New Delhi: The World Bank projects India’s GDP to expand to 7.5% in the current fiscal on account of increased economic activity and greater stability.
“India’s economic growth is expected to rise to 7.5% in 2015-16, followed by further acceleration to 7.9% in 2016-17 and 8% in 2017-18,” the World Bank said in its India Development Update report on Tuesday.
“However, acceleration in growth is conditional on the growth rate of investment picking up to 11% during FY16 to FY18,” the World Bank said.
The government in the Union Budget 2015-16 had projected the GDP growth to be at 8.5% this fiscal.
It said India’s government has begun to implement reforms to unlock the countryâ€™s investment potential to improve the business environment, liberalise FDI, boost both public and private investment in infrastructure, quickly resolve corporate disputes, simplify taxation and lower corporate taxes.
States are set to receive more resources and spending power, and the government has reiterated its resolve to implement GST by April 2016, a move that is widely expected to meaningfully increase Indiaâ€™s tax to GDP ratio, it added.
To achieve higher investment growth, the report has called for fiscal reforms that protect public capital spending, financial sector reforms, and reforms in the business environment â€“ all of which can help unlock private investment.
“The government has made progress in several policy areas, and long-term prospects for growth remain bright for India,” said World Bank Country Director for India, Onno Ruhl.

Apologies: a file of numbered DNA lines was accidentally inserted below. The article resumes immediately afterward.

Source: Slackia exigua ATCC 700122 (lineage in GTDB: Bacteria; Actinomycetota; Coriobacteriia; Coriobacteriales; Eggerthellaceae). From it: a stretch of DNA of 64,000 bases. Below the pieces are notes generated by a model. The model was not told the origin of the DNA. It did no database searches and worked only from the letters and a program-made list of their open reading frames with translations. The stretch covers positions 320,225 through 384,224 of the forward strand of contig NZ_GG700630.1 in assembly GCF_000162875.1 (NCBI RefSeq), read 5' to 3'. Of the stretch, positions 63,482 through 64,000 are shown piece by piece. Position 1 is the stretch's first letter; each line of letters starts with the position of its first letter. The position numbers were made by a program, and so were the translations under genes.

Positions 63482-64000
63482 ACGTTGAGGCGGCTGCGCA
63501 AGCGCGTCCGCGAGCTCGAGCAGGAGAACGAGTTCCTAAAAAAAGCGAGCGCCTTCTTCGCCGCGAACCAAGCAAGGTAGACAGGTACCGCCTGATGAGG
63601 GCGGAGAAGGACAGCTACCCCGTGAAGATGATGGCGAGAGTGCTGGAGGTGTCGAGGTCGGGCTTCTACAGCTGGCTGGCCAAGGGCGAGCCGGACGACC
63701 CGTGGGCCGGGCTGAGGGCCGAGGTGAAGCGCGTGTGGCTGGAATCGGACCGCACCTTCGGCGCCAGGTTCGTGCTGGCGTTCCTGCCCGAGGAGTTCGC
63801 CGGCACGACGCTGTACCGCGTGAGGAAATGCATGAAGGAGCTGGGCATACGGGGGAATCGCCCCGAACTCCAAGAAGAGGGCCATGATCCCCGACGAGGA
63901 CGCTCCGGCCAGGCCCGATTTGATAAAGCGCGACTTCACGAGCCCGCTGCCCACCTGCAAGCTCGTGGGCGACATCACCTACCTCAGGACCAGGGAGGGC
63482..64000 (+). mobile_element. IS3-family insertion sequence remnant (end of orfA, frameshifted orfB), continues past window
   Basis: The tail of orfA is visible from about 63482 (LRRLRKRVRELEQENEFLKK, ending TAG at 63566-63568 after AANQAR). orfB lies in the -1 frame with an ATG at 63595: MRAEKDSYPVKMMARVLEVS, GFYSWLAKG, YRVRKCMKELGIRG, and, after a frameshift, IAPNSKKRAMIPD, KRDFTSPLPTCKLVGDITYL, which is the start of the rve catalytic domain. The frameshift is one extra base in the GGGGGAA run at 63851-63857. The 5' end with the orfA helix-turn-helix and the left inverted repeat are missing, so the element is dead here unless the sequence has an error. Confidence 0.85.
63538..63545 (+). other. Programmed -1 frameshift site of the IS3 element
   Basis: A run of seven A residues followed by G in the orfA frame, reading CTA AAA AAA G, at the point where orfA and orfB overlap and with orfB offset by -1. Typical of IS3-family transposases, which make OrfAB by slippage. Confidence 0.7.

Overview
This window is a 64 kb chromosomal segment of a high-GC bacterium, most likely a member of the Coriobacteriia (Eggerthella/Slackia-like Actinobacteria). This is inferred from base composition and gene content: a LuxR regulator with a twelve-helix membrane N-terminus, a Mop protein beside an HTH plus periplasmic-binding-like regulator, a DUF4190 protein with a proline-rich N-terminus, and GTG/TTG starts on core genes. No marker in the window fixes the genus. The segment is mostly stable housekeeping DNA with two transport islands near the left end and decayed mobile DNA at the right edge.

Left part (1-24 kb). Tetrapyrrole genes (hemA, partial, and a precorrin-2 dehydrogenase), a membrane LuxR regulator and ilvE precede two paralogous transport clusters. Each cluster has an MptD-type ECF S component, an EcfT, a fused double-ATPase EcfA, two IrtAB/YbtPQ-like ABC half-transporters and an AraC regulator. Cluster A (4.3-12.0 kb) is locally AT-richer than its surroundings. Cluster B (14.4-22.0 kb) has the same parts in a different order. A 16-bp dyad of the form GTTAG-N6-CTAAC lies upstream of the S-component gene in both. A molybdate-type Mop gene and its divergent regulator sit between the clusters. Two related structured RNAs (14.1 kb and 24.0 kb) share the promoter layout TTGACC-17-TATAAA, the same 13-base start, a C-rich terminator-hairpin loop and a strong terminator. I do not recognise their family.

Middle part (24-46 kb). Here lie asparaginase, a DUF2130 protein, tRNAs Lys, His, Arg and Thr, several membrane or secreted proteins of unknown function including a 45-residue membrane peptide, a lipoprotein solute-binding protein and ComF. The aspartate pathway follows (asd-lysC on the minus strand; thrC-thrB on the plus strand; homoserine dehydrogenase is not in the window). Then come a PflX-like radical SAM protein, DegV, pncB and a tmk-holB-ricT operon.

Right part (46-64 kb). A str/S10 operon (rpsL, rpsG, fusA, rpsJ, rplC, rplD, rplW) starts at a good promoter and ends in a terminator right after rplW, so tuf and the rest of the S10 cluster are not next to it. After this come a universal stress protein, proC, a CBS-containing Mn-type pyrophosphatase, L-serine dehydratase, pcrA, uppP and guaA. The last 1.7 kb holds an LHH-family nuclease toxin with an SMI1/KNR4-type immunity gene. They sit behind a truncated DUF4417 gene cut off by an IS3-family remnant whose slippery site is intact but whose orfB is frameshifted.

“The current situation offers an opportunity to further strengthen the business environment and enhance the quality of public spending. Continuous strong momentum in these reforms will further unleash the productivity that Indian firms need in order to create jobs and become globally competitive,” Ruhl added.
“If this agenda is successfully implemented, it carries great promise of an acceleration in economic growth that is also inclusive and sustainable.”
The government has announced an ambitious development agenda supported by a three-pronged strategy of promoting fast and durable economic growth, improving the delivery of social benefits and extending social safety to the elderly and the underprivileged.
New models of delivering benefits through direct transfers to bank accounts, together with the biometric identification of beneficiaries, are expected to plug leakages.